It's the supreme experience!
The wheels of progress move fast in Bali. The Australian Financial Review revealed today that Kommune, the resort at Keramas on Bali’s east coast made infamous with its shoey-sculling Mad Huey’s WQS event, was adding twenty-two fabulous new villas.
How fabulous? Let’s read.
Essentially Komune was pitched at hard-core surfers. This was most obvious when it came to the original 56 rooms. They’re pleasant enough, but tucked away from the beach and the pool – designed for people anxious to spend every hour they can in the surf.
However, this summer Komune has been transformed with the unveiling of 22 luxurious ocean-view suites perched discretely on a steep artificial hill and each with a breathtaking panorama through a fringe of coconut trees across the Lombok strait.
Desperate to check the morning surf as the sunrise streams through your huge, eastward-facing window? No need to even get out of the king-size bed: you can see both beach and reef without rising from the pillow.
Want a little quiet time away from the other guests? Each suite has a large sundeck with its own section of refreshing splash pool – perfect for reading a book or sipping a sundowner.
These handsome, spacious suites add immeasurably to Komune’s wider appeal. But the new “Health Hub”, a secluded adults-only enclave hidden behind a lush curtain of tropical plants, is an equally important part of the resort’s reinvention.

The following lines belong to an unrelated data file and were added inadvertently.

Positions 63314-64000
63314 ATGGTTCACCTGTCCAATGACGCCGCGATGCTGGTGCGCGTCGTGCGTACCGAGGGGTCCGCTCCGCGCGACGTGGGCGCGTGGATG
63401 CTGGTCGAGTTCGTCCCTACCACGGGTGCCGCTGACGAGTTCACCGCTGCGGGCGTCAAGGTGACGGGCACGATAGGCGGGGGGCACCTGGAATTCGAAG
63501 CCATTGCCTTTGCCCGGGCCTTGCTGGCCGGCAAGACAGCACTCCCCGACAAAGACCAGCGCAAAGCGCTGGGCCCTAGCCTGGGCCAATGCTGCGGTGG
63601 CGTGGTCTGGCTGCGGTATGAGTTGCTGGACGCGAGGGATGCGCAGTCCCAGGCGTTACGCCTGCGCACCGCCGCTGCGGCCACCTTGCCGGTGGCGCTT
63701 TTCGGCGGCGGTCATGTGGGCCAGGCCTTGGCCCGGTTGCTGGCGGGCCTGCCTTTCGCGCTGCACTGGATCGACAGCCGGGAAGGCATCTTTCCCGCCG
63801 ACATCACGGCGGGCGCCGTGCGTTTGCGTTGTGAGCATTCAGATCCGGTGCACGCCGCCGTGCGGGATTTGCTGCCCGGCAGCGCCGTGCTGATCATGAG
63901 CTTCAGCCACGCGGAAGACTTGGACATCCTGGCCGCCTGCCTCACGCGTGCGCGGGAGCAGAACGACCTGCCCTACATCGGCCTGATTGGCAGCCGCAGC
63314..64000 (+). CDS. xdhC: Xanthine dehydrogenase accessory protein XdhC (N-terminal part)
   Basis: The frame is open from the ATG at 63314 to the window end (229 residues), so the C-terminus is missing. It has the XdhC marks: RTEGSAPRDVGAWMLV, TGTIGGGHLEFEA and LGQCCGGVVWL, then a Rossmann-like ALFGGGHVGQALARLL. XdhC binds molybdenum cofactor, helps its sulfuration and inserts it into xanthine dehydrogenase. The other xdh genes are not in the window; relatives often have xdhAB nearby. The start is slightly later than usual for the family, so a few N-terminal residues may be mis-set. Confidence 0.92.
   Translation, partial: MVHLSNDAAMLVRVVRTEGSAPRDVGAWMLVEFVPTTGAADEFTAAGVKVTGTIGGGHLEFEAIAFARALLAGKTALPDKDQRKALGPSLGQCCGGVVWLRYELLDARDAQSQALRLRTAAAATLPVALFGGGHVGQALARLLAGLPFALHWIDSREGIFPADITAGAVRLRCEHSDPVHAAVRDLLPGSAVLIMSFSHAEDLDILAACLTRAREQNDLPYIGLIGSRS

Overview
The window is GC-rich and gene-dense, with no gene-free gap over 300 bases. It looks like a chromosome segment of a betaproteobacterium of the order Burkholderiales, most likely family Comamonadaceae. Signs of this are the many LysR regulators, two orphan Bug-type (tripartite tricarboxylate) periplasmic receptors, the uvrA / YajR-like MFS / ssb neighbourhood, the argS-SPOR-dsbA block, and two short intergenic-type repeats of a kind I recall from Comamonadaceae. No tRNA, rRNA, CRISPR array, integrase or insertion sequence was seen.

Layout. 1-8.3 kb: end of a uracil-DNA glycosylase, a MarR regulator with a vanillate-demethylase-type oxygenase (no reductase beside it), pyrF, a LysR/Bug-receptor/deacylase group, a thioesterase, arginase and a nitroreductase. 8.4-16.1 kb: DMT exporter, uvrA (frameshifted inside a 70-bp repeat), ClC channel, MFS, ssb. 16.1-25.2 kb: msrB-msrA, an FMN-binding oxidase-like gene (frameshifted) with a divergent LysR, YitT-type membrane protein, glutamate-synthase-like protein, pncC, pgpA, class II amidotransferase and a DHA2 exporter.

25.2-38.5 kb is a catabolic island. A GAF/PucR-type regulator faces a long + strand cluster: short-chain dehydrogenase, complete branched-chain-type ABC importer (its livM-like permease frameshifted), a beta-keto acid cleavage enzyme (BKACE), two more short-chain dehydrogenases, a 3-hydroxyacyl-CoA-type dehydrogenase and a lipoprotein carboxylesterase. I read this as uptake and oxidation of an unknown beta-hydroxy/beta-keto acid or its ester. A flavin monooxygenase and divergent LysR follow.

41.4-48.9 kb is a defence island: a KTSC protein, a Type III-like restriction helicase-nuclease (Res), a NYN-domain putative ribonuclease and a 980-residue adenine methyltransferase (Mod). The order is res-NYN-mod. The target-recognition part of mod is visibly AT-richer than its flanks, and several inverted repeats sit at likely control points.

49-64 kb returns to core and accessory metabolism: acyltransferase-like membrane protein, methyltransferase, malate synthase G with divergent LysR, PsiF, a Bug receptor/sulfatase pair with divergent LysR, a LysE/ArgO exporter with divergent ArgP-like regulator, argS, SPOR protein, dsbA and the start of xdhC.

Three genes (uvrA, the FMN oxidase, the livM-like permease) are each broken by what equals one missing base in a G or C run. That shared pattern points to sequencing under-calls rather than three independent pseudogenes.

Shall we examine the speed of change?
Eleven years ago the photographer Dustin Humphrey had to draw a map for me and my pal Sam to find the east coast righthander we’d heard about.
Humphrey, then a star photographer and not Bali’s Imperial King of Motorcycles, which he is now, drew a pencil diagram of the rice paddies we had to find and the exact rock track we had to turn down to get to the beach. We left at five am one cool morning and it took us almost six hours to find the wave that had suddenly started appearing in editorials and advertising shoots.
There were a few other surfers kicking around, a little warung on the beach, and black sand that absorbed so much heat even the fifty metres from water to warung was too much to bear. When the dry-season trades kicked in around midday, the few surfers left. We didn’t mind the light onshore and cooked ourselves for five hours surfing the joint by ourselves.
That anonymity ended in 2007 when a surfing magazine published helicopter shots of this “secret”, world-class surf break. Australian developer and keen surfer Tony Cannon read the article, flew to Bali, saw Keramas for himself, and dared to dream.
From the beginning, Cannon and de Leede realised Komune needed other facilities to keep non-surfers content while their partners were in the ocean. Apart from the elegant Beach Club restaurant and horizon pool, they arranged some yoga classes, massage facilities and horse-riding on the beach.
Want to try an eight-foot oop? This is the place.